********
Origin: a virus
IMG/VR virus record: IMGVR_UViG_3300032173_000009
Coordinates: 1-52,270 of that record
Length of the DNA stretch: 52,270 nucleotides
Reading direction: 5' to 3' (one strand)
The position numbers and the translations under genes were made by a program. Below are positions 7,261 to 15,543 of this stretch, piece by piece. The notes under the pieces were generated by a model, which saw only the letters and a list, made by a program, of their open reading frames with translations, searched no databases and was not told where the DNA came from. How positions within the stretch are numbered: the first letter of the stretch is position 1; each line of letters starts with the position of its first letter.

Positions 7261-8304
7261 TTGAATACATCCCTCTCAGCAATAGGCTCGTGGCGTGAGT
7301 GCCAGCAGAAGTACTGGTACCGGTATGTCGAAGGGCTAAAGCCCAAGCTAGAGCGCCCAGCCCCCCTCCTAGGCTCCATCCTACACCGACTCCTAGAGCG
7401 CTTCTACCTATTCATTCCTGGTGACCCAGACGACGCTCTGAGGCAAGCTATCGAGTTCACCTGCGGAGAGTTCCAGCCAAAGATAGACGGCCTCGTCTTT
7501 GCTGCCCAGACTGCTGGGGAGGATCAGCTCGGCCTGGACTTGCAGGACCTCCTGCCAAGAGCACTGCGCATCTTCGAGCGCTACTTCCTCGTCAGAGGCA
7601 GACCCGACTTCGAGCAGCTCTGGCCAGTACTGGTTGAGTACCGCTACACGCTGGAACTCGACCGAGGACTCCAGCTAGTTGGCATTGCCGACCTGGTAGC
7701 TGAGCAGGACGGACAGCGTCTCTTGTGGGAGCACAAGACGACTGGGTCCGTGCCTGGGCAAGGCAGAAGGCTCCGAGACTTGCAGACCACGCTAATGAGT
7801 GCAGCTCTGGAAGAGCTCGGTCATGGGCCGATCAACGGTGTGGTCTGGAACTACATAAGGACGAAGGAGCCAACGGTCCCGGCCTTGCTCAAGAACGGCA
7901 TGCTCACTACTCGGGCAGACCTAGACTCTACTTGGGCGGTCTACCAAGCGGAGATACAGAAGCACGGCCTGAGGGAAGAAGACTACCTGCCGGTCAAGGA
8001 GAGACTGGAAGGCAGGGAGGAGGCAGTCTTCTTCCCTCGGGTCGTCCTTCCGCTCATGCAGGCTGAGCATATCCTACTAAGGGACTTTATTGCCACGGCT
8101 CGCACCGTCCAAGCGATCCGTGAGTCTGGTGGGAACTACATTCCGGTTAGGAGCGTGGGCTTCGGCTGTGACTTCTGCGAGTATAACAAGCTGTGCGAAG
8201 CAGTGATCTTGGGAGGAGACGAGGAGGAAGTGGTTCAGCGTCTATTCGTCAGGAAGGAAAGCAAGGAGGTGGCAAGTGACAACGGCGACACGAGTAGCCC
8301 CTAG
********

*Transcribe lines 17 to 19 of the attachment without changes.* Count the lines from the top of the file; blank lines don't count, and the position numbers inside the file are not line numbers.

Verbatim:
8101 CGCACCGTCCAAGCGATCCGTGAGTCTGGTGGGAACTACATTCCGGTTAGGAGCGTGGGCTTCGGCTGTGACTTCTGCGAGTATAACAAGCTGTGCGAAG
8201 CAGTGATCTTGGGAGGAGACGAGGAGGAAGTGGTTCAGCGTCTATTCGTCAGGAAGGAAAGCAAGGAGGTGGCAAGTGACAACGGCGACACGAGTAGCCC
8301 CTAG